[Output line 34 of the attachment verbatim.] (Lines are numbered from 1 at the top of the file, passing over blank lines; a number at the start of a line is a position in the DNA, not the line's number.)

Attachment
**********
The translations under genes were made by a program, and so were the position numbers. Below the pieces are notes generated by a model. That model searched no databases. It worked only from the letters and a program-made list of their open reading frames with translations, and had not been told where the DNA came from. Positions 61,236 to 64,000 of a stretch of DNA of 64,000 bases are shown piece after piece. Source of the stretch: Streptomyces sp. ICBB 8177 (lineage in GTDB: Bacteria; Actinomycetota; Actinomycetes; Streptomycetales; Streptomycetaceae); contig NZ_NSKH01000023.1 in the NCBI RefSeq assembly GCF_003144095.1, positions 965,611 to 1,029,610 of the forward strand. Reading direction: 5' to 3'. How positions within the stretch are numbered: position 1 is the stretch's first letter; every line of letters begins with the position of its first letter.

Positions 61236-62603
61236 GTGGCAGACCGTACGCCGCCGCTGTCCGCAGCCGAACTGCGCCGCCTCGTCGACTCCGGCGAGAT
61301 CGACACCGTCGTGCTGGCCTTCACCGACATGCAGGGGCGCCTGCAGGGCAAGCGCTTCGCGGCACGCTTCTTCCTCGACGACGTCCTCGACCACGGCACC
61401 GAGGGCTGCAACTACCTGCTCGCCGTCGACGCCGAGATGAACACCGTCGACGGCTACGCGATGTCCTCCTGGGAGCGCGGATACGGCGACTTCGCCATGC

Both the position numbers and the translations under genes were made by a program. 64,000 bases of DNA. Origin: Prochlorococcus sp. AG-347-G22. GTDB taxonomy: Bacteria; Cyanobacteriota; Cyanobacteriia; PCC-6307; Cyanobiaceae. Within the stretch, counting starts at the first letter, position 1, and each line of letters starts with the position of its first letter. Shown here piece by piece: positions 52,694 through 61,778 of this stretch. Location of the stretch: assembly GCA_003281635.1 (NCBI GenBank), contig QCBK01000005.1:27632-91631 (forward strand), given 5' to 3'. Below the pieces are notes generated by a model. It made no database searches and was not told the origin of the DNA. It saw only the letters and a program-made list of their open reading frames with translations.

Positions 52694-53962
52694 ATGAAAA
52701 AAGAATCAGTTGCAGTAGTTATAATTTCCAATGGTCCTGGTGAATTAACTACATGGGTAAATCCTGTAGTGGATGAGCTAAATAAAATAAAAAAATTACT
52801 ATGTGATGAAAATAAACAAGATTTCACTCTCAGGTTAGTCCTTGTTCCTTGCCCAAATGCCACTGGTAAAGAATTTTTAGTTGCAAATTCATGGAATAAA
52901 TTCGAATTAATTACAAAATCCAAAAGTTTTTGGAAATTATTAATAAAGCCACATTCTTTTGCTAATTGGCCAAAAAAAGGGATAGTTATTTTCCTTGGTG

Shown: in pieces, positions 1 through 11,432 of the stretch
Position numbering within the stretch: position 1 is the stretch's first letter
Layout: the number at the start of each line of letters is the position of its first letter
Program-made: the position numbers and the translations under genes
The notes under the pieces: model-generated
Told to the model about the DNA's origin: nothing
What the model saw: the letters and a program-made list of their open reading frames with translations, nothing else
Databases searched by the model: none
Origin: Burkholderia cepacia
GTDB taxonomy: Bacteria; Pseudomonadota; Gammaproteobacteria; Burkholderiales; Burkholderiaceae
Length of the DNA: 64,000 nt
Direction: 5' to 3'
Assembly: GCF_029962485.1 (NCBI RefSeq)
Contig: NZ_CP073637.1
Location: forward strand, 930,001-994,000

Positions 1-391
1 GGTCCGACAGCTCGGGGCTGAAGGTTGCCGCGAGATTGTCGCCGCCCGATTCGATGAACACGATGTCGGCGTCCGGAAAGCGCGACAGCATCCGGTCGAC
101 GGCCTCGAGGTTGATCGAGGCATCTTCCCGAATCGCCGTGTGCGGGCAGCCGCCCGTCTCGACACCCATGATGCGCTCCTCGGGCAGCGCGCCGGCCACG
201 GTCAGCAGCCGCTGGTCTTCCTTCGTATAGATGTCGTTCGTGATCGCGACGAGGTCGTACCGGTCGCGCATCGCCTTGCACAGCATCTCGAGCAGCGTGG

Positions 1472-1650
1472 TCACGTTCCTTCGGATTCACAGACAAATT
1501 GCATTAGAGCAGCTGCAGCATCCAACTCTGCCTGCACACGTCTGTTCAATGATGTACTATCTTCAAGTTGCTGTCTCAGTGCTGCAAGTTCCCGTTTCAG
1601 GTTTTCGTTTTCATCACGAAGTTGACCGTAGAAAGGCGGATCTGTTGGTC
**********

1601 GTTTTCGTTTTCATCACGAAGTTGACCGTAGAAAGGCGGATCTGTTGGTC